I’m using FOG (v1.5.5) running on top of a Ubuntu (v18.04.2 LTS) install, which is a VM running on HyperV.
I’m buying new (HP or Dell, from manufacturer, & no refurbs) systems in bulk orders, between 10-100 machines with same specs and presumably the same hardware. The goal being to take 1 machine from the batch, update it, install client-specific apps (Office, web browsers, anything that can be done before it goes on site and gets joined to the domain/starts playing with their servers).
The first set I tried this on I staged 1 system, installed apps/updates, ran sysprep, booted using PXE, ran a quick registration/inventory using Fog, assigned an image to the host, and captured my ‘master image’.
When I applied this master image to the other systems and turned them on they went through the OOBE process, everything seemed fine. However, flash forward a few days and the systems were deployed at their respective sites to discover all of the systems that got imaged also now have the same MachineGUID (HKLM>Software>Microsoft>Cryptography>MachineGuid) and matching network MAC address as the master image system. It seemed like an exact clone, the sysprep process had the opposite of the intended goal. Further testing replicated this issue exactly and consistently.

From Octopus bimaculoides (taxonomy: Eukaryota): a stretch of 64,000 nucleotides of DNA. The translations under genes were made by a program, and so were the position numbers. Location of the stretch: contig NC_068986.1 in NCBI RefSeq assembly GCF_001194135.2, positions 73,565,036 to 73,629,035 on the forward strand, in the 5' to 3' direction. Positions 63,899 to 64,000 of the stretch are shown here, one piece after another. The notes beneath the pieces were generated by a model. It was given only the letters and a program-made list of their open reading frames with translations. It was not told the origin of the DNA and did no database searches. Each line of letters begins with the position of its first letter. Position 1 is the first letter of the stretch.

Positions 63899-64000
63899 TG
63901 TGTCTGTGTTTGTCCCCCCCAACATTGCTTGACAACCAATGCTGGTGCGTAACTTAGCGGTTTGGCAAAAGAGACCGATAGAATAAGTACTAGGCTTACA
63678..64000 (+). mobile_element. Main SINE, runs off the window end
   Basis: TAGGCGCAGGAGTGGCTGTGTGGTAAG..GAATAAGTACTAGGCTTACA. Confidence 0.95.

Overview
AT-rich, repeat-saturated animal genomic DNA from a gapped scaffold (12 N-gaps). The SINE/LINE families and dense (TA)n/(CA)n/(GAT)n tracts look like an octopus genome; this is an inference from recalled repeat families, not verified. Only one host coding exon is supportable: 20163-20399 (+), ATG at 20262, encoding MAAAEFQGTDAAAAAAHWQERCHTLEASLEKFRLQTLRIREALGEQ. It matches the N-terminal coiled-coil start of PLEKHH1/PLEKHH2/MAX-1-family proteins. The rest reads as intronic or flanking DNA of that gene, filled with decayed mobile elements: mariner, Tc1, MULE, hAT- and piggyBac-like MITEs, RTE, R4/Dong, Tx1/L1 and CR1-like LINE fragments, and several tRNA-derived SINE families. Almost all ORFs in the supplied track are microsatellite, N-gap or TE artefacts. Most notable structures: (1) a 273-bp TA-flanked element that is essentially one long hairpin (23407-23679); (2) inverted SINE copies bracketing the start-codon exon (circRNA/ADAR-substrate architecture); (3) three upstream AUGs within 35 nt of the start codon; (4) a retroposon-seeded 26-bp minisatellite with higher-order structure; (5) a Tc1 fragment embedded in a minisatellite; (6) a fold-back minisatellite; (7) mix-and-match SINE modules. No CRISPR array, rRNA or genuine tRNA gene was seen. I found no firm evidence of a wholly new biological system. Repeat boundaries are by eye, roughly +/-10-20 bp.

At this point, I’m taking a new machine, updating/installing apps, I then capture the system in this state and deploy it to the batch. Each system, after being imaged using the master image, has a sysprep run on it which seems to have the desired results. There’s no matching GUIDs, no matching MACs, they look to be unique. This process requires more labor (sysprep on each computer), and seems counter intuitive to everything I know of imaging solutions. Isn’t Sysprep supposed to be run before the replication of the image? What gives? Can anyone advise?
I’m happy to do leg work for a resolution, send me KBs/articles, many thanks in advance for any insight.